More than three quarters of the answers were “Marketing.”
It floored me. I offered to look at any marketing pieces they came up with for free… or to write their copy for them at a seriously-discounted rate because they were fellow networkers.
Two–count ’em–TWO!–people took me up on the offer. Both of them were MLM folks whose marketing was taken care of by someone else, so what they had was passable. Nothing spectacular, though, or terribly compelling. The copy was clear, spelled right, and grammatically correct. It was pleasant and proper. It was not powerful.
No one else had any marketing materials–or if they did, they were half sheets of hastily-typed announcements about specific upcoming events that they wanted others to attend. They had business cards. Some had websites. Most of the copy I saw was anemic and sub-standard.
I can’t–and don’t–twist arms. The vast majority of people that I do write for recommend me to others but, most of the time, I rarely hear from the people they try to send my way.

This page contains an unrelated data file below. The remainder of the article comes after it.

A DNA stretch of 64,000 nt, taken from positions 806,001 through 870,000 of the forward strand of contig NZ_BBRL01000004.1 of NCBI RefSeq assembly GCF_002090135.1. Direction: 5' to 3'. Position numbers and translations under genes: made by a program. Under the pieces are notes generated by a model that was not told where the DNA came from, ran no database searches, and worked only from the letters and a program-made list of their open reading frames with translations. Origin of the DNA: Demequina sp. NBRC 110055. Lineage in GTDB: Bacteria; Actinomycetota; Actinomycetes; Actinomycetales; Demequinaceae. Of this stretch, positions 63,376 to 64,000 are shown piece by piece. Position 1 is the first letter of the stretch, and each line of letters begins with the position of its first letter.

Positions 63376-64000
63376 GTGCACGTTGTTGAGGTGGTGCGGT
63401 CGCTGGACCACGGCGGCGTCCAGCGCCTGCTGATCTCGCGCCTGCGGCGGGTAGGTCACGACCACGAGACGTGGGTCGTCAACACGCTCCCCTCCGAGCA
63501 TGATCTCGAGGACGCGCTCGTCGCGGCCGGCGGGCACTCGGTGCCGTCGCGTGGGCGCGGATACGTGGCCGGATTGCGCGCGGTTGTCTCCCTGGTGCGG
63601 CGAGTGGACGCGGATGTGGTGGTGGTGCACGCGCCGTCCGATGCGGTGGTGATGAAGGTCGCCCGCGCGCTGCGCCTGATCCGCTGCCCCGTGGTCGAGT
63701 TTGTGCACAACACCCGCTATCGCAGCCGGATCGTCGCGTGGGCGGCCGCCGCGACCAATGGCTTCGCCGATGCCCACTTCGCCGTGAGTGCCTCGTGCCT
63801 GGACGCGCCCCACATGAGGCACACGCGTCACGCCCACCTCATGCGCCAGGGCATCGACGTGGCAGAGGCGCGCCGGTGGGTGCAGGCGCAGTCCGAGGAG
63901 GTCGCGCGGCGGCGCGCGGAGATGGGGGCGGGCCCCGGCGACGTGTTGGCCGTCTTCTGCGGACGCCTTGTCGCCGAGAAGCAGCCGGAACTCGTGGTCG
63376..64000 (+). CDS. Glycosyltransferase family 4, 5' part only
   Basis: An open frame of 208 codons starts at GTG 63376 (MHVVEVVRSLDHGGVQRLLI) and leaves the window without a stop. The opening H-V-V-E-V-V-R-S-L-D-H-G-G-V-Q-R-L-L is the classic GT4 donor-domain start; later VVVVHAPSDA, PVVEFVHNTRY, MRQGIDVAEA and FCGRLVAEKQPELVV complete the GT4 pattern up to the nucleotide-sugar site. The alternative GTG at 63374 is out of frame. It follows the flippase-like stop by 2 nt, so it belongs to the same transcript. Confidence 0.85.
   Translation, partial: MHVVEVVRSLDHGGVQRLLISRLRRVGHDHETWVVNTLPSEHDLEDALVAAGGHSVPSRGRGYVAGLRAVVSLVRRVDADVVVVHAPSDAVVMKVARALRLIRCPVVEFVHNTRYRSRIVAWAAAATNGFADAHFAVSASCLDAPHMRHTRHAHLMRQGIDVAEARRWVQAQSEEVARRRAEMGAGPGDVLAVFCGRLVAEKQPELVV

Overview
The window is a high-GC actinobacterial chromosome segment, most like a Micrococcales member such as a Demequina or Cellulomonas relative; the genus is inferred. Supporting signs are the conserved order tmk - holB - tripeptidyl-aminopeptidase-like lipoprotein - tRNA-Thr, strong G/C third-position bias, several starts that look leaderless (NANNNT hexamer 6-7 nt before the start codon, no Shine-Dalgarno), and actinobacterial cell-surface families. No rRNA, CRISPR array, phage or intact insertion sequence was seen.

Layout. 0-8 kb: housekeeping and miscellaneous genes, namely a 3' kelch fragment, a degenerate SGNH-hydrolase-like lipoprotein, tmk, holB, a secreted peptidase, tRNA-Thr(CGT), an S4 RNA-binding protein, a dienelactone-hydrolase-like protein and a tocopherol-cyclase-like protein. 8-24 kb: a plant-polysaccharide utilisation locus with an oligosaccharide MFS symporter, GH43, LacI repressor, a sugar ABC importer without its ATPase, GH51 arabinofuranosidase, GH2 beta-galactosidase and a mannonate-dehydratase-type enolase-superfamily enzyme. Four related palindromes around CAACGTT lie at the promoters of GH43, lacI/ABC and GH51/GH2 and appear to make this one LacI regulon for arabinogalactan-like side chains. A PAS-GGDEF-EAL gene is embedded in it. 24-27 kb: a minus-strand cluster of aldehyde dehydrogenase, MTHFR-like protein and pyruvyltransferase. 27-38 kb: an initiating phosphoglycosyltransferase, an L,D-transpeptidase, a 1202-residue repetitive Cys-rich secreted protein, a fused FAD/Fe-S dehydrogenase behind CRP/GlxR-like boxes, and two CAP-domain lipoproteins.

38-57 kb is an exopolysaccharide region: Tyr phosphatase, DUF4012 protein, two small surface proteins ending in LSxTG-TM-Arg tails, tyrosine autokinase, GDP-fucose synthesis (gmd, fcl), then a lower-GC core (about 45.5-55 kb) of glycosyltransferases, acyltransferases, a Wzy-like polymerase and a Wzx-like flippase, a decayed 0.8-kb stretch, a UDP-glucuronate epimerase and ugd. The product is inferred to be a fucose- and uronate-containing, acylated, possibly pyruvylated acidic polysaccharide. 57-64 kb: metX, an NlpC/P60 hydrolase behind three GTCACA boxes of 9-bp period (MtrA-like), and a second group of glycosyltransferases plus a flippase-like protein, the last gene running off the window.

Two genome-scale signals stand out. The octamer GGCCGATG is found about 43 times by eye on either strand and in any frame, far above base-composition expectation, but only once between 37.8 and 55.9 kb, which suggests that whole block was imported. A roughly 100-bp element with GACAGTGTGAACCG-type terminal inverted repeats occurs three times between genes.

It’s enough to make me want to retire. Seriously!
Why in heaven’s name are so many of the small business owners and entrepreneurs I’ve met so freaking aimless? Or are they just so freaking broke that they can’t afford a copywriter who knows how to turn browsers into buyers?
Until they get off the dime, they will always struggle.
I’m just flabbergasted as to why they’d overlook enlisting others who can help their businesses grow! It’s like leaving piles of hundred dollar bills lying on the floor and not picking them up…
What’s stopping them from engaging? Can anyone offer any hints?
In Other News…
A new Face 2 Face group debuted in Spanaway at noon today. Four people showed up; a lot of others RSVP’d their apologies; they all had other commitments this week but say they’ll engage next week.
They really missed out. The four of us had a whee of a time. We talked politics–and found out we’re all pretty much on the same page in that realm. That helped us establish fond bonds fast. I don’t suppose that particular conversation will happen again when more people show up, but it’s good to know that the core group isn’t diametrically opposed to one another’s views and opinions, as is the case in some of the other networking groups I attend on a regular basis. It feels great to hang with kindred spirits whose hearts reach beyond their own circumstances and families to encompass the homeless, veterans, and other under-served populations.